Archive » May 10, 2007
Real Estate View
By Mark Schneidman
To Buy and Hold
In mid-1996, I represented buyers who bought a house in Summerland that had been on the market for approximately 11 months. Disregard the fact that prices have skyrocketed since then; they made a good buy thanks to that slow market, sweat equity and, most importantly, a “short-pay.”
Short-pays are an interesting animal that differs significantly from foreclosures, which are when the lender does not want to play anymore (for good reasons like nonpayment of a loan) and they want to take their marbles (your house) and go home. In a short-pay, the lender attempts to work with the borrower so that the lender does not have to spend the time and money to foreclose on a house that they then have to sell in order to get their money. To make foreclosures even less appealing to the lender, the properties are not always left in pristine condition when vacated by an unhappy homeowner.
For the homeowner, being granted a short-pay includes many benefits, like staying in the house and avoiding a foreclosure on their credit score. In this case, the lender agrees in advance to consider accepting a payment for less than the amount owed on the loan. Note the word consider; there is no guarantee. It is tricky because at the outset neither the seller nor the lender knows what the exact dollar amount will be until an offer is submitted.
One way to get the lender to cooperate in a short-pay is unforeseen and extenuating circumstances on the property itself. In the case of my buyers for the Summerland house, it was amazing how I negotiated the price down for the loan payoff after the out-of-state lender received my photographs of the cracks on the walls, ceilings and driveway. This was no smoke and mirrors – the attached geological report and estimate for repairs were legitimate.
So, there is no “free lunch.” They made a good buy but had to spend good money to make the necessary repairs. Today, sitting on their deck with the magnificent view makes it all worthwhile.
If I were an accountant, I would say that in a short-pay, or in circumstances where a portion of a debt is forgiven, the IRS considers that portion as a gain to the seller. That means you owe tax on a gain that you never received. This is when you very well might be in a position of not having the money to pay the tax. See your accountant and lawyer for tax and legal advice.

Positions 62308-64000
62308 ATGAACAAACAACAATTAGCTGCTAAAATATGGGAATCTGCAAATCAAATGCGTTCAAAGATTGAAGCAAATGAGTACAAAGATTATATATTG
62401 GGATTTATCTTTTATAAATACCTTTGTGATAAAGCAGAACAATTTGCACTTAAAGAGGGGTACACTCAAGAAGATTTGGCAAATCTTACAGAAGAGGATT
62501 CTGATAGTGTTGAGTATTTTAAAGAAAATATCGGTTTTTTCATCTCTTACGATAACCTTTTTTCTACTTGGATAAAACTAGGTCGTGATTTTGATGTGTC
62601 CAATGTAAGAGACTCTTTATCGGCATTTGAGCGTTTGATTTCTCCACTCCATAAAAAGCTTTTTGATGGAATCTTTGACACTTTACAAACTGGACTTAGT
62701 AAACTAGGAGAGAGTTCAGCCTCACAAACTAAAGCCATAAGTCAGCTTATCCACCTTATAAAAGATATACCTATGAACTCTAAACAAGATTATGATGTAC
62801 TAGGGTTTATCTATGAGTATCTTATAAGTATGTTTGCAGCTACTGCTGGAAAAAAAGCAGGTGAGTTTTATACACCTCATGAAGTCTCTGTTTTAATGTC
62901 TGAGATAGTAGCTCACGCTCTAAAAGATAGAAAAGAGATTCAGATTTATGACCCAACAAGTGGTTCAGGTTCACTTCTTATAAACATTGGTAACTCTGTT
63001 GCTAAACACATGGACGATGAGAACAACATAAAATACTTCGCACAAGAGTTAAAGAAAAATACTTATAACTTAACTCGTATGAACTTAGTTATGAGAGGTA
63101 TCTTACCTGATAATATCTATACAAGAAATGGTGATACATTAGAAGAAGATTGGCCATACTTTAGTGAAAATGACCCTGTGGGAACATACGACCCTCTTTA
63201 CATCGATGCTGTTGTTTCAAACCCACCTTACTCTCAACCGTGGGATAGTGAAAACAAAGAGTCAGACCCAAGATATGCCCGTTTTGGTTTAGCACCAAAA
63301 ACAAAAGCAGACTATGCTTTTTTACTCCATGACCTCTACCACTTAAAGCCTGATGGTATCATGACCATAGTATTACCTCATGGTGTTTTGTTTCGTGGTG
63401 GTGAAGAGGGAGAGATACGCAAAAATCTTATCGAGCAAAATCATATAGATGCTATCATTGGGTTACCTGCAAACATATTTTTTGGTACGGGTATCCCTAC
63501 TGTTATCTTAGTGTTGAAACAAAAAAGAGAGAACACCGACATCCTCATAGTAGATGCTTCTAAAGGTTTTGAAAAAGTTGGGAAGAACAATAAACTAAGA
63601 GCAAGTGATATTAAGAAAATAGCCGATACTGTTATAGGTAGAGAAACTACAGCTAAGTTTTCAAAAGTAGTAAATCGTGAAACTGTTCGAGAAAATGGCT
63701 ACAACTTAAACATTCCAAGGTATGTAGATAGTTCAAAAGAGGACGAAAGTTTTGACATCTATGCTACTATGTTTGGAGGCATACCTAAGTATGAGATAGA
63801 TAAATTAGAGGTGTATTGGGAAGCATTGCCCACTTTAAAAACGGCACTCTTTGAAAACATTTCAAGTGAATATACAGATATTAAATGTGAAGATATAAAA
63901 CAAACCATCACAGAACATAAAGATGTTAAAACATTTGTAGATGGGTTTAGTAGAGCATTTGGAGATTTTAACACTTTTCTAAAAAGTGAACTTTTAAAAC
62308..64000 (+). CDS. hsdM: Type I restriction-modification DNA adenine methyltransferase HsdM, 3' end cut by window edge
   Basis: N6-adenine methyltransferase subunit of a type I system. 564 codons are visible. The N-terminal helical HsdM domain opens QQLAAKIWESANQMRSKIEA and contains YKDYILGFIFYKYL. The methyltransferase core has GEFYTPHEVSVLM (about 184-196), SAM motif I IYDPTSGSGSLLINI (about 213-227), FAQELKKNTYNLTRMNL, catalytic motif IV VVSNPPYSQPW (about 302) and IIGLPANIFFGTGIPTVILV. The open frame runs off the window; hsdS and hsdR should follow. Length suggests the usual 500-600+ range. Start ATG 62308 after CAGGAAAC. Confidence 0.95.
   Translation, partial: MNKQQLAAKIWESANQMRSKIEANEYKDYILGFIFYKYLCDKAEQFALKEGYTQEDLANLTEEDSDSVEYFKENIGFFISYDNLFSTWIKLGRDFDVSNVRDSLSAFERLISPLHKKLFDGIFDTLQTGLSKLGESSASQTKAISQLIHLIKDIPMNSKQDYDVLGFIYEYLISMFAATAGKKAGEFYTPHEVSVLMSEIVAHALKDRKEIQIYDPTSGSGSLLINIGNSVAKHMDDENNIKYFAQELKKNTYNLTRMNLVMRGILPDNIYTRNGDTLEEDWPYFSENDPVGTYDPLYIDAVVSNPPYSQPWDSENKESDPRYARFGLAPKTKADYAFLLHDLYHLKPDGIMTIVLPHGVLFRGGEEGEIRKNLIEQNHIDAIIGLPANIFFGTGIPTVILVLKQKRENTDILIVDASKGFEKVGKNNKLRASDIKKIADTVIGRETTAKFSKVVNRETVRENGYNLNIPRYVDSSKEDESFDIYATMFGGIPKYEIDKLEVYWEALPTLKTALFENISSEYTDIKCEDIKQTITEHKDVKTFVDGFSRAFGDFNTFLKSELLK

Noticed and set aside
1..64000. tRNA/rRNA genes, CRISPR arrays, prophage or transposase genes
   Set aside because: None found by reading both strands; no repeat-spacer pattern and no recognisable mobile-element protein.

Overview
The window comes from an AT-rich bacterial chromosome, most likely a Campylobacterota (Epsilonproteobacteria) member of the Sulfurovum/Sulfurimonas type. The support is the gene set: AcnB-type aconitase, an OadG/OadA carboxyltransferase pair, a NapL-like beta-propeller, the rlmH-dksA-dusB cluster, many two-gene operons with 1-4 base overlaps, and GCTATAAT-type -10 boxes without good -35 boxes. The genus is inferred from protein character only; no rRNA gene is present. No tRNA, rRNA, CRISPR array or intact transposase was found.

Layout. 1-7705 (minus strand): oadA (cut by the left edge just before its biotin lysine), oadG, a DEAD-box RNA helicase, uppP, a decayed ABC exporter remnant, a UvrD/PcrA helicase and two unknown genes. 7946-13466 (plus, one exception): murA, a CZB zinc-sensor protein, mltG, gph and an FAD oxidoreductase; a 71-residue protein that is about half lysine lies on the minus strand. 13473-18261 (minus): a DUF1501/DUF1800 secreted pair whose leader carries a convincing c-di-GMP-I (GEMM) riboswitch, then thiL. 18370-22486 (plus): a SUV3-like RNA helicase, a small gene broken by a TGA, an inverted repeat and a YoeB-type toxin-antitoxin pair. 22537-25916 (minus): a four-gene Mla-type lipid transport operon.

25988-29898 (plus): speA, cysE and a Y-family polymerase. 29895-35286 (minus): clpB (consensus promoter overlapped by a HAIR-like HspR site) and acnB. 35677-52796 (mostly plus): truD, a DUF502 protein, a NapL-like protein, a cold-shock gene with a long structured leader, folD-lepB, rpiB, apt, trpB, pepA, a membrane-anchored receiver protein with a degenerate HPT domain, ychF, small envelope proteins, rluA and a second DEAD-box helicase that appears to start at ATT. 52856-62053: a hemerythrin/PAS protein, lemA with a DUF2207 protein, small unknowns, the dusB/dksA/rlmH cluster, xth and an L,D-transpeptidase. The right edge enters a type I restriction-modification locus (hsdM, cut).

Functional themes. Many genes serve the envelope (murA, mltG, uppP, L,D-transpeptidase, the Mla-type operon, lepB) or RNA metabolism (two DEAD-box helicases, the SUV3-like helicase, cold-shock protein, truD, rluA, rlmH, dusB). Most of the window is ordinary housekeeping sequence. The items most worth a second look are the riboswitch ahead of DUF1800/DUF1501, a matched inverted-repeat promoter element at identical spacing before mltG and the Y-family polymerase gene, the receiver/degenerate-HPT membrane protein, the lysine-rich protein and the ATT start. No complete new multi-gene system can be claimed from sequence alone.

Still another option is a deed in lieu of foreclosure. I negotiated that for a buyer with Bette Davis as the seller (no, not that Bette Davis).
Learning to Appreciate an Appreciating Asset
A reader e-mailed the following comment: “I suggest you update your article with David Lereah's most recent statements. He now predicts a national decline of 0.7% in home prices, the first nationwide decline since the Great Depression. So much for the bullet point that describes, ‘Real Estate is an appreciating asset.’”
To give the reader’s comments some credibility, a couple of years ago Dr. Christopher F. Thornberg, at that time a senior economist for the UCLA Anderson Forecast, was on my radio program and challenged the National Association of Realtors assertion that the national median sales price has never gone down. Why? He said inflation helped buoy the consistent increase in real estate appreciation since the Great Depression.
No matter how much truth there is to Thornberg’s statement (it doesn’t mean much to me), do you know anyone who has purchased Santa Barbara real estate since the Great Depression and regretted it? Yes, certain people were forced to sell within some timeframes and lost money. But overall, you should learn to appreciate what is ultimately an appreciating asset.
All comments are subject to review after submission. Please allow a slight delay before comments appear online!